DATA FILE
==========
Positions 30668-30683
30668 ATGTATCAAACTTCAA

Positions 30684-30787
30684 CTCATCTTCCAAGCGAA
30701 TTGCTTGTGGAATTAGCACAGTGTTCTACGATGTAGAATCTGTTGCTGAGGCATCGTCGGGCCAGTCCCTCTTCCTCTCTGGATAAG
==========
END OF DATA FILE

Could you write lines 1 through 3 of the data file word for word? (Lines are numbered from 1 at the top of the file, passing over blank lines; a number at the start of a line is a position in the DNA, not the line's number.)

Positions 30668-30683
30668 ATGTATCAAACTTCAA

Positions 30684-30787